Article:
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Headteacher announces retirement as inspectors rate Aberdeen school ‘weak’

Locator of Harlaw Academy, Albyn Place, Aberdeen.    
Picture by Kami Thomson
Locator of Harlaw Academy, Albyn Place, Aberdeen. Picture by Kami Thomson

An Aberdeen headteacher has announced his retirement after inspectors rated his school “weak”.

Inspectors visited Harlaw Academy late last year, and have now published their report.

It ranked the well-being, equality and inclusion of pupils, and their leadership of change, as weak.

Problems highlighted included bullying, safety and exclusion rates.

Parents and staff were told privately about some of the issues following the inspection.

And now headteacher David Innes has retired to allow his successor to work on “areas of improvement”.

In a blog post, he wrote: “As the HMIe inspection report will be published around February, it made sense to step aside at that time so that my successor can work on any areas for improvement with staff, pupils, parents and the wider community.”

During their visit, inspectors found that while most young people felt safe in the school, a few did not.

It noted that teachers raised awareness of topics relevant to the “local community such as knife crime” and social media risks.

Far “too many” parents and pupils expressed concerns about bullying and some young people did not “feel included” in the school community because of this.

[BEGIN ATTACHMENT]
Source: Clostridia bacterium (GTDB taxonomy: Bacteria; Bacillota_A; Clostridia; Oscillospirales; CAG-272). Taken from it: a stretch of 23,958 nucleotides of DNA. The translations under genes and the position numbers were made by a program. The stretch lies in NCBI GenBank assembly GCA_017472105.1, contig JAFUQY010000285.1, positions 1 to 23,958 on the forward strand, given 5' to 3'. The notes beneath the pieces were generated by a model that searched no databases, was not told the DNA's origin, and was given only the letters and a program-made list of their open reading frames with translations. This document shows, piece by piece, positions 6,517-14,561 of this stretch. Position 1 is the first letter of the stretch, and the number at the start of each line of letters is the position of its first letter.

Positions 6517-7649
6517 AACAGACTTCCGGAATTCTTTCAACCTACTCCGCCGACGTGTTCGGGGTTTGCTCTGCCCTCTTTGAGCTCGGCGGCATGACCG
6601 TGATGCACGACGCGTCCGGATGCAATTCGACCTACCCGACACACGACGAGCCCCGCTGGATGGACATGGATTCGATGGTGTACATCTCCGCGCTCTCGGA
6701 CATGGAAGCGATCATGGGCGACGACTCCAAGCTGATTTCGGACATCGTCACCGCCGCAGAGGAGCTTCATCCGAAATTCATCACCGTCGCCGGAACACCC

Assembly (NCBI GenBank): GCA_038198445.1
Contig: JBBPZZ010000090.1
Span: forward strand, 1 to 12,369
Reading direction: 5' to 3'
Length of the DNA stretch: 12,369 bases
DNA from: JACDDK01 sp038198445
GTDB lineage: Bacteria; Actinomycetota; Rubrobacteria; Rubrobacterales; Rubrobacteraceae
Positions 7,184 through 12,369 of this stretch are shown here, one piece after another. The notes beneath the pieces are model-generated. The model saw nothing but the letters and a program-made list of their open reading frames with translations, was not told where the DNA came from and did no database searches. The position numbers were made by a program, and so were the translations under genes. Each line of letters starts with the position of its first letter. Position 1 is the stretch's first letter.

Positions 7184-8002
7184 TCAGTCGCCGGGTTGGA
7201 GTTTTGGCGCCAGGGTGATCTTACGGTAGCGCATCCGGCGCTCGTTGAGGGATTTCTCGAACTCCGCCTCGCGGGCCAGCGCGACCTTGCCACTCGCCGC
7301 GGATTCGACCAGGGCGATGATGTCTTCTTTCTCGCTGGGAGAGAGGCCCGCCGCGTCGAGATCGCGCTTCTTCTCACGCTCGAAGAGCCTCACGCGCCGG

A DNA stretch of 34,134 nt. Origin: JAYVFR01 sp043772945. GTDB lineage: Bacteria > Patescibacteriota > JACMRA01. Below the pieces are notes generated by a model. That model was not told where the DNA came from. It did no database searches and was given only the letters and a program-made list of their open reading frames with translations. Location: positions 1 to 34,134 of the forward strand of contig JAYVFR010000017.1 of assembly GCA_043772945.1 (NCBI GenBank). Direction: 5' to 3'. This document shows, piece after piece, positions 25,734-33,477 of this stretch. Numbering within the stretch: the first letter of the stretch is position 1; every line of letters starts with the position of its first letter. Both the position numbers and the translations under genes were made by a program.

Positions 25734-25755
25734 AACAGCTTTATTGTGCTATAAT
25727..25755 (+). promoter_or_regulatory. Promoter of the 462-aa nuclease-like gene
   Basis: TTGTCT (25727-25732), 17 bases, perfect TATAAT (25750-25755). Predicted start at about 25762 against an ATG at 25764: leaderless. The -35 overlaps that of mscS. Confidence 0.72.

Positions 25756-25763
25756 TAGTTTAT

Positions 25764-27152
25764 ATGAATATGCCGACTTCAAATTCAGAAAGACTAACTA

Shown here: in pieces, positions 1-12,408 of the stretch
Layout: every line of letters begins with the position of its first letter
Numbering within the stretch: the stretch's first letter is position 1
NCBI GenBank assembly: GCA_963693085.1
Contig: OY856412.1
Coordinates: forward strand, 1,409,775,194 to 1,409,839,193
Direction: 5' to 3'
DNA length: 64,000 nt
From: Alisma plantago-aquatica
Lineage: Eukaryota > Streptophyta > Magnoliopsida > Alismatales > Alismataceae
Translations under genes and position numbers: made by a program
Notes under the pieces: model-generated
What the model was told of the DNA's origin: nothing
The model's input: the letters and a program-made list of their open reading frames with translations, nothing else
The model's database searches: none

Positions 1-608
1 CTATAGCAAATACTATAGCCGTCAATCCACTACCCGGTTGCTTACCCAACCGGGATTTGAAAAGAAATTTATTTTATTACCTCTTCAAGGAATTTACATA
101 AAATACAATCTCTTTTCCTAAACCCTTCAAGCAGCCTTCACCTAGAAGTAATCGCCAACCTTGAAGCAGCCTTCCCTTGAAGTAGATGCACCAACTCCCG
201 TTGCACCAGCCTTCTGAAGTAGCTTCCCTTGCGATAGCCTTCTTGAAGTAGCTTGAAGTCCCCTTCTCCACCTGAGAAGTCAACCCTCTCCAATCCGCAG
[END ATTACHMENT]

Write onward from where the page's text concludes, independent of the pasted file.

The school did seek out pupil’s views on various topics, and included them in initiatives such as Young Leaders of Learning, but inspectors found that some youngsters experienced challenges because of  “attitudes of a few people towards their protected characteristics”.

Protected characteristics include race, sexual orientation, religion or belief, sex, disability and gender reassignment.

This led to pupils excluding themselves from areas of the school, prompting inspectors to urge staff to “listen to and act on young people’s views more consistently”.

Persistent “low-level disruption” in younger year groups prevented some pupils from learning and an “inconsistent” quality of teaching was noted throughout the school.

The exclusion rates at the school were found to be “too high” with young people being “excluded frequently” in some cases.

However, staff and partners at the school did provide a range “of opportunities for young people to achieve” with pupil’s performing well in these challenges, the report noted.

It also recorded that in 2017/18, 99% of S6 school leavers entered a positive destination and there was an improvement in the number of young people who stayed on after S4 in 2018/19.

The watchdog will conduct a follow up later on this year.

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